https://vimeo.com/284693761 Being indistractable is a super power. Nir Eyal started out his Mind the Product SF 2018 presentation by sharing that in the five years since his book Hooked came out he’s kept up with everything, gathered feedback, and learned even more about the neuroscience and behavior that drives our motivations and attention. My main … Continue reading (Video) Indistractable, Nir Eyal
An oldie but goodie from Paul Graham: Maker's Schedule, Manager's Schedule. Posting this as a personal bookmark because it comes up often in conversations with new leads. When I talk to people new to management I highlight the mindset change from "just you" to "the team." The context of an outward mindset is important — … Continue reading Maker Versus Manager
Some days my normal task list doesn't cut it. To easy to be distracted, and not stick to the task at hand with 100% focus. At its worst, the more pressure I feel, the slower I seem to move. The end of the day looms with zero progress on important projects. Wouldn't I rather just … Continue reading GTD: Sometimes You Just Need Simple Paper Tools
A short thought experiment to kick off Friday and the weekend. Can you work without technique? Without naming who, what, where? Not everything we work on needs a label. Sometimes working without technique or a plan means we discover new things. Pathways emerge. Without naming it you can break free of limitations and boundaries.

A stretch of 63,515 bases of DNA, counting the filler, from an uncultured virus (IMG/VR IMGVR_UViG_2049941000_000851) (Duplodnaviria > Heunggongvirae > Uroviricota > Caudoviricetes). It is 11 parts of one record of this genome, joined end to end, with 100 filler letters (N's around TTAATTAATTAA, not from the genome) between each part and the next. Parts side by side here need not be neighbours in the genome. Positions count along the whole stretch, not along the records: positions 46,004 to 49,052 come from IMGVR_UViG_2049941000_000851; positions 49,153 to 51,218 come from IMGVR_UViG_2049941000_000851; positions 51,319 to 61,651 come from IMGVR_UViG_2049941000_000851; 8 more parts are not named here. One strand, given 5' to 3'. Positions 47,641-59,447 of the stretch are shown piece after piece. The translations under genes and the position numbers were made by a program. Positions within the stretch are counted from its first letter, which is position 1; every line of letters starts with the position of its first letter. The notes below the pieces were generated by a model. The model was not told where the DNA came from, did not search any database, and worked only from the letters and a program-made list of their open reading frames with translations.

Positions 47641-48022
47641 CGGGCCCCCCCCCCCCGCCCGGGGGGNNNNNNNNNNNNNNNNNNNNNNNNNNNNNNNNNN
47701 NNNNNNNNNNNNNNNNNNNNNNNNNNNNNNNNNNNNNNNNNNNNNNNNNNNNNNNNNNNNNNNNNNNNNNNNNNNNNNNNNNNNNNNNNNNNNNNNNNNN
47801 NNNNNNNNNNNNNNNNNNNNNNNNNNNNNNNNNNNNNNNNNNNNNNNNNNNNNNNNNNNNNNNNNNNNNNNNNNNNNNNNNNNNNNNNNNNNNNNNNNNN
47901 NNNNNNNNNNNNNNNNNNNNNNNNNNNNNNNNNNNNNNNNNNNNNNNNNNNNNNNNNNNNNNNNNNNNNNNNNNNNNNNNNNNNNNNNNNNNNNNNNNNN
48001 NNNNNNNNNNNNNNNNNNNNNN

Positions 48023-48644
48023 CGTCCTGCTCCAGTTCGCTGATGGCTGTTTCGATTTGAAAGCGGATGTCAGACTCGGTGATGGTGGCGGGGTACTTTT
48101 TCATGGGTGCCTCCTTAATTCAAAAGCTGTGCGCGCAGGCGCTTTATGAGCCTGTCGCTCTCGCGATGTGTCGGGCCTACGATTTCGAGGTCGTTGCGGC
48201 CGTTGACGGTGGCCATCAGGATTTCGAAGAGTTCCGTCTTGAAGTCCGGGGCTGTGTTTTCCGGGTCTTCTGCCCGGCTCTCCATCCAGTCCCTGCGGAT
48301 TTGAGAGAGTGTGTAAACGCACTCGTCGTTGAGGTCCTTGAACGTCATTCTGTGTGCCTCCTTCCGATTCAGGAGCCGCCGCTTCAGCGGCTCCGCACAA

My word of the year for 2017 seems to be energy — some days I have, some days I have not. With clear results depending on the day and my energy level. The following thought comes to my mind each day as I face the first decision of the morning: get out of bed and … Continue reading On Self-Management and Energy
The calm and quiet at the end of year is a great time to evaluate progress, see what's working well, and what's not working. I love that Cate posted her Habits that Helped in 2017. Her words reminded me of a lovely message I received from a Top Performer survey: Microsteps, eh? Mmmkay. One small yet impactful … Continue reading Thriving, With Room for More
Because the goal of commercial software development isn’t to create code you love—it’s to create products your customers will love. Recent efforts with my team at Automattic to improve the WordPress.com experience — and understand our customers better through "exposure hours" — reminded me of this classic software development essay from 2013 (via Andrew).
In Home is where the work is my colleague Cate talks about remote working, tools for communicating in distributed teams, and fascinating bits of detail about her daily routine and habits for getting work done. (Via "Increment" Magazine). See also: Where is Automattic? Our HQ is right near you.